"These studies [Forest et al 2006, Knutti et al 2002, Murphy et al 2004, Stainforth et al 2005, and Annan and Hargreaves 2006] provide an important first attempt to apply a probabilistic framework to climate projections."

more heavily. That a sensitivity estimate isn't really a 'projection' is not terribly significant. I thought you might have a go at saying that only your work is such a first attempt as the others are not using all the lines of evidence available and therefore cannot be viewed as a realistic probabilistic framework.

Maybe you felt that "only to ignore it" covered the situation and you didn't want to go over the same old ground yet again?


jules said...

>Maybe you felt that "only to ignore it" covered the situation and you didn't want to go over the same old ground yet again?

Oh yes, please don't encourage him to go over the same old ground again again! :-)


James Annan said...


What I think that extract illustrates is that your attempted "save" (ie, the explanation that these people were not actually estimating S at all) is a rather strained misreading of what they said and meant :-)

EliRabett said...

I have to say that the graph they used drove me nuts. Do you know if the Meinshausen paper is available on line. I really want to see if the paper simply plop the pdfs down or attempts a critical evaluation of them.

James Annan said...


The whole "Avoiding dangerous climate change" book is available for free here (a surprisingly difficult google to find it, so I'll forgive you). It's a big download but IIRC the Meinshausen paper does indeed simply plop down the pdfs.

That book also contains a paper by all the usual suspect in which they consider the 20th century, LGM, and volcanic evidence separately, and conclude that none of them rules out high sensitivity individually...

EliRabett said...

Thanks. One would hope for better, but that is only a hope. I'll look it up for giggles.

Hank Roberts said...

This is "pretty confident" versus "ugly worried" I think. The closest analogy for the political process is probably the CFC ban. I wonder if there was a 'sensitivity' estimate used in that process.

Anonymous said...

The work of yourself and your colleague will doubtless find publication since it shows a way to restrict rather wide uncertainties. But the Stern report says various things need to be done but yesterday. If the scientists who have been waving a red flag on AGW are correct, then that is what is to be done and none of them have any business at all in now passing over to the defensive and beginning to sound like denialists.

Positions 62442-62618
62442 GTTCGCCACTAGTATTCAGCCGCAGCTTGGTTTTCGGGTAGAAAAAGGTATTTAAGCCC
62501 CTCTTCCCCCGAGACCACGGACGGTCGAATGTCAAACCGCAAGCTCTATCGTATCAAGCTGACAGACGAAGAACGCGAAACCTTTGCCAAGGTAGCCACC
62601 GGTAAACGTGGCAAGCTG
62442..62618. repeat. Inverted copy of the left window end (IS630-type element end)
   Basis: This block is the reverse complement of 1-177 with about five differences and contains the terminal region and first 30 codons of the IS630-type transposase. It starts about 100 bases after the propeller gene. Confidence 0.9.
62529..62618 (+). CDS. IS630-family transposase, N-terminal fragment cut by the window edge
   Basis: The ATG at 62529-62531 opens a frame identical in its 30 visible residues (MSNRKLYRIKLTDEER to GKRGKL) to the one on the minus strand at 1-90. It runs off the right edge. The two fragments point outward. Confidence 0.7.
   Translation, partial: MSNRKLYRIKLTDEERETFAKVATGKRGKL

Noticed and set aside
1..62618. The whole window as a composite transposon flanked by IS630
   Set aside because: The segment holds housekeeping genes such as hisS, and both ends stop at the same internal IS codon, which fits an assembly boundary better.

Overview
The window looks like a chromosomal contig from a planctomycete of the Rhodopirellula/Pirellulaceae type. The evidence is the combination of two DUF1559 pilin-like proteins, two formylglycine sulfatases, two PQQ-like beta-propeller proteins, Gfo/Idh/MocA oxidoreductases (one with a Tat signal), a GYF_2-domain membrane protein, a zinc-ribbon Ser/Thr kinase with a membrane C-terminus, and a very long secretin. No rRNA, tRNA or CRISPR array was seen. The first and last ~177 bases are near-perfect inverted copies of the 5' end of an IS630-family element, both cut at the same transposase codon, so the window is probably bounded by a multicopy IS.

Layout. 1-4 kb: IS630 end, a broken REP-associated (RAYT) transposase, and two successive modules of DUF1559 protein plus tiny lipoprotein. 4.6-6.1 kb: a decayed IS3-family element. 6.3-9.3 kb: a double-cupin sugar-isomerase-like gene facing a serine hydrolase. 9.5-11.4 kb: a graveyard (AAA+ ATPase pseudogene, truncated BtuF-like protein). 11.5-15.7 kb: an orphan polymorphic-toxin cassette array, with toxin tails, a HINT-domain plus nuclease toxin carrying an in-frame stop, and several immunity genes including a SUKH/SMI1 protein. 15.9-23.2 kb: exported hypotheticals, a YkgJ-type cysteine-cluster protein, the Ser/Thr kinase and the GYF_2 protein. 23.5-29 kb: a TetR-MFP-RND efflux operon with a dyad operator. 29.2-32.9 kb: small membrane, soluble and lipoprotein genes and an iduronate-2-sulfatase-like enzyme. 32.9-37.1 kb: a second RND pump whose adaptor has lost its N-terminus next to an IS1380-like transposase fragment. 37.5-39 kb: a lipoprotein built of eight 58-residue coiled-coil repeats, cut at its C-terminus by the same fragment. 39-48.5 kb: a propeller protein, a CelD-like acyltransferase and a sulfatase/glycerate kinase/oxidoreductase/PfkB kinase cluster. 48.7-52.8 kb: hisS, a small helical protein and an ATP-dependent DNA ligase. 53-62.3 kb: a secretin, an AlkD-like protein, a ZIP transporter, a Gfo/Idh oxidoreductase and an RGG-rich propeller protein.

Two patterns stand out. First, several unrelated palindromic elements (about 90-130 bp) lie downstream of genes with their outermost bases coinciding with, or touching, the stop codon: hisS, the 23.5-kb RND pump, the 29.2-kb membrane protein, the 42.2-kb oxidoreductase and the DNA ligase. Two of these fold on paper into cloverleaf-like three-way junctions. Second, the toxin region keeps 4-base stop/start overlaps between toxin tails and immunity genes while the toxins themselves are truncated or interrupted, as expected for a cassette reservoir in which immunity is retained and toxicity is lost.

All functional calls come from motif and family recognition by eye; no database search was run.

Look at the Nordhaus review of Stern and you will see the game that is shaping up. He is actually trying to seize control of the agenda for the economists for what he calls "...the central questions about global warming policy.. how much, how fast, and how costly..remain open..." he says.
Like bloody hell they do. The central questions of animal ecology (shall we survive, all us animals in our present habitats) depend upon an ecological understanding of what needs be done to sustain us all. Did anyone sit around calculating costs in order to decide whether to build the bomb, in the USA of the early 1940s. Did the Canadian House of Commons call for an economic cost benefit analysis before voting on whether to support England in the Second World War, in 1939? And do you suppose there is any significant number of climate scientists who will decide whether or not to publish articles favoring action or not on AGW based on where the grant money is?
I said any "significant" number.

James Annan said...


I don't object at all to the idea of reducing fossil fuel use. In fact I am sure there are a large number of good practical reasons for it irrespective of climate change, and I also think that we are entitled to make an essentially ethical and moral decision to do so in order to preserve our environment. I am, however, disturbed at the quality of arguments which are commonly put forward as to why climate change is such a big threat. If there really is such a clear-cut case, then why is there so much specious and erroneous argumentation?

Furthermore, the willingness of climate scientists to look away (or even contribute) when distortions are presented, makes for a rather uncomfortable situation for genuine research!